Monday, March 19, 2012

18th Century Women and Their Squirrels

I ran across this interesting post about portraits of 18th Century American Women posing with squirrels. This seems to have been something of a fad at the time.

The author speculates about whether the squirrels are real, or are copied from emblem books and included in the portraits for some sort of symbolic purpose. It certainly seems likely that the squirrels were copied from books--just try getting a squirrel to sit still long enough for a portrait--it is also true that many among the upper class during this period were fascinated with the eastern gray squirrel. It was not uncommon to trap squirrels and keep them as pets. Benjamin Franklin was a squirrel enthusiast who even took squirrels with him to England to give as gifts to friends.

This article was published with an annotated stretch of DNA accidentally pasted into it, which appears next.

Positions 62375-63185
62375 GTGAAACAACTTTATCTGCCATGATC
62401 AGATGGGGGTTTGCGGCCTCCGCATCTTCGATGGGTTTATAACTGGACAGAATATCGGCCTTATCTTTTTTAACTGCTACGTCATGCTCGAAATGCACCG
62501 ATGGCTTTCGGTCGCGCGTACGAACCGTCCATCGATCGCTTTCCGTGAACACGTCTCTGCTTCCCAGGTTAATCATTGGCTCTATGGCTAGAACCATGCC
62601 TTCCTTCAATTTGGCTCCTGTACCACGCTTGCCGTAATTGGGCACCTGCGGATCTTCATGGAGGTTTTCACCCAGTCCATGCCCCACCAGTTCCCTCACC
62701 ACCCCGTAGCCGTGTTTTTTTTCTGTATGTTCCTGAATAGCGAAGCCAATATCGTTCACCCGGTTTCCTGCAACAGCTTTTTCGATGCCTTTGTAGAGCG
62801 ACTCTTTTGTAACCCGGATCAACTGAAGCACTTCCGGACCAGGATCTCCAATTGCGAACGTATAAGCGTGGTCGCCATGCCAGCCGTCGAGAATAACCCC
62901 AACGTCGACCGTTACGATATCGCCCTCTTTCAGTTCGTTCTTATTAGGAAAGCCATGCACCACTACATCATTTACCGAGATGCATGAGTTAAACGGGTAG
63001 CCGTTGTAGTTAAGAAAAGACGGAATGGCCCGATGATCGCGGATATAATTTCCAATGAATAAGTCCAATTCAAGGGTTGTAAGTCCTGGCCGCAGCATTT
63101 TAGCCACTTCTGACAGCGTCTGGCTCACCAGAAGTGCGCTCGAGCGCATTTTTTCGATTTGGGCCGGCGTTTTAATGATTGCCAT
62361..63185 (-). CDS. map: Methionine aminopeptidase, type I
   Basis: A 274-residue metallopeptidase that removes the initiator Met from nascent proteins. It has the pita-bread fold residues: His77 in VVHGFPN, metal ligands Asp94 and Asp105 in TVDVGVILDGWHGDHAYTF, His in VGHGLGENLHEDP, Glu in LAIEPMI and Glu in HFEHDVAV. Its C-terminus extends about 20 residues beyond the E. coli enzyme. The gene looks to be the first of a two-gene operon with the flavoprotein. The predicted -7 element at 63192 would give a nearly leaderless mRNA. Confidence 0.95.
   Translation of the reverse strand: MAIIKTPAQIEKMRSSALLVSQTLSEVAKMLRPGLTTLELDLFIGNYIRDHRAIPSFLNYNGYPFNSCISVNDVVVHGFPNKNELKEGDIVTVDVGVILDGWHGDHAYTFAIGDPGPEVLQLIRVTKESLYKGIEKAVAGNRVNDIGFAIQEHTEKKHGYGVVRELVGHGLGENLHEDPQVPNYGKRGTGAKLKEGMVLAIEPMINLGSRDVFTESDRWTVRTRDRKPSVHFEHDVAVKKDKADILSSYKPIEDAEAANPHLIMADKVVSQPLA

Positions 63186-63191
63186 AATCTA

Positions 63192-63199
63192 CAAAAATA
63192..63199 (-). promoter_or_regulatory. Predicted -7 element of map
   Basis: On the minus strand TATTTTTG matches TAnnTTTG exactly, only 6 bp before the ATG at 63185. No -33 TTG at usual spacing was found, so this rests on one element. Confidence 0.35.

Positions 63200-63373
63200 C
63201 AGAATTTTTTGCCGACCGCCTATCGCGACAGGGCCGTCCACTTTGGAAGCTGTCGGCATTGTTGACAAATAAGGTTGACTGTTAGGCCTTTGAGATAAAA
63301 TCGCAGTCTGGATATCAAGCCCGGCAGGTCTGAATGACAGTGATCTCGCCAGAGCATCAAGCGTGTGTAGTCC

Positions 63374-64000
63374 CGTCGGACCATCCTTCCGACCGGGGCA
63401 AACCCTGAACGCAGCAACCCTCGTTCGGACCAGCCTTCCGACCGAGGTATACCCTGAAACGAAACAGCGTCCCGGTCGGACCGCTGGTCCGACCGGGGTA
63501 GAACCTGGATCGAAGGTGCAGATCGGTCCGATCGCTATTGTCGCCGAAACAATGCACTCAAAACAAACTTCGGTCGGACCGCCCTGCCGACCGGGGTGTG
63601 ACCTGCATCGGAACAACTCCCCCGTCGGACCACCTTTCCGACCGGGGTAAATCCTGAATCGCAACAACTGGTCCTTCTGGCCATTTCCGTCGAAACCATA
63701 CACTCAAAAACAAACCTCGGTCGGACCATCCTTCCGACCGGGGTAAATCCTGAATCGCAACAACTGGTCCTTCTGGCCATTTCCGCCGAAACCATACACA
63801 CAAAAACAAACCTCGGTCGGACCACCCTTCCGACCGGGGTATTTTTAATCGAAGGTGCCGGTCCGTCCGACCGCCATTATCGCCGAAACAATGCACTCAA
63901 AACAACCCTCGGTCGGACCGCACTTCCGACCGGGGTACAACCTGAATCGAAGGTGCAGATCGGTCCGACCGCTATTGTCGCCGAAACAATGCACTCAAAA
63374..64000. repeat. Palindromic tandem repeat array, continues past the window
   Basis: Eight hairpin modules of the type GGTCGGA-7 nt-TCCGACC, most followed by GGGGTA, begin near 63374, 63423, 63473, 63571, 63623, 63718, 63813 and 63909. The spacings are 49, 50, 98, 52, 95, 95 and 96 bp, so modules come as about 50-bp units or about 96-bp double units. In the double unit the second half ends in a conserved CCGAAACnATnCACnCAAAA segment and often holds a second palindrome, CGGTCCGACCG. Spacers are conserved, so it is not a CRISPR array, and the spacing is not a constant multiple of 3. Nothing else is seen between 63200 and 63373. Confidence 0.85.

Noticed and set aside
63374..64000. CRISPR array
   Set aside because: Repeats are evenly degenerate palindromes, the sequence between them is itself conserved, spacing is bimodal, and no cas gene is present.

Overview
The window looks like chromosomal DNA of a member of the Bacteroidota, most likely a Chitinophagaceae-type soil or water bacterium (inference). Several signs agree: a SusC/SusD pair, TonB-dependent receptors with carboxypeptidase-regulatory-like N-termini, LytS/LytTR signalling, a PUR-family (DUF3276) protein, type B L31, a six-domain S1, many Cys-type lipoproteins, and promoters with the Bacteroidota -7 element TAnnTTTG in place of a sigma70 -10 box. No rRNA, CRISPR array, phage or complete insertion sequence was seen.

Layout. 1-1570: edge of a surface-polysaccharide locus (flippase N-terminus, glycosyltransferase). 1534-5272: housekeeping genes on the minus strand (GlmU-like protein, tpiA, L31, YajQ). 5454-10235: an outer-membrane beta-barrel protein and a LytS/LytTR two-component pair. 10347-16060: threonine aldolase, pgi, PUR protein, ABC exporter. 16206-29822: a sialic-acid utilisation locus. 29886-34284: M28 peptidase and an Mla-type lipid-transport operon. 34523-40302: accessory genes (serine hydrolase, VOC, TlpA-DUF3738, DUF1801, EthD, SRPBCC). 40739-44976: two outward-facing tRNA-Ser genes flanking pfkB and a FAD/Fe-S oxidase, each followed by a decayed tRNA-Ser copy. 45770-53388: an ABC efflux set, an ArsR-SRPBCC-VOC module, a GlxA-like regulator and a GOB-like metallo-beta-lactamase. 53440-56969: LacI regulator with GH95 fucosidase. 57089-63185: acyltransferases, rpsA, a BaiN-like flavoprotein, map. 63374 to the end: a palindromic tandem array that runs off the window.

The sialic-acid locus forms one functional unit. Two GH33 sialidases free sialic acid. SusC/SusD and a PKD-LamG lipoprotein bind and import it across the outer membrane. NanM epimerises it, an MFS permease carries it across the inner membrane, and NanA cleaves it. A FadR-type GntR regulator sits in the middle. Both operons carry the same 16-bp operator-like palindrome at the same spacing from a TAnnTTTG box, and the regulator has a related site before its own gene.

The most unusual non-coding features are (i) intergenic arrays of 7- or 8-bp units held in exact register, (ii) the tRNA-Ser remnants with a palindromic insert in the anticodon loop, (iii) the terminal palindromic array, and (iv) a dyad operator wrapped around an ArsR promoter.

Of course, among the lower classes, particularly in rural areas, the gray squirrel was looked at more as a source of food than as a pet. It would be fascinating to make a more in-depth study of the relationship between the colonial-period Americans and the gray squirrel.

1 comment:

  1. Yes please do! I'm studying Franklin at the moment and I'm also a squirrel enthusiast. I found your blog after having read about Franklin's penchant for giving squirrels as gifts. (Poor squirrels).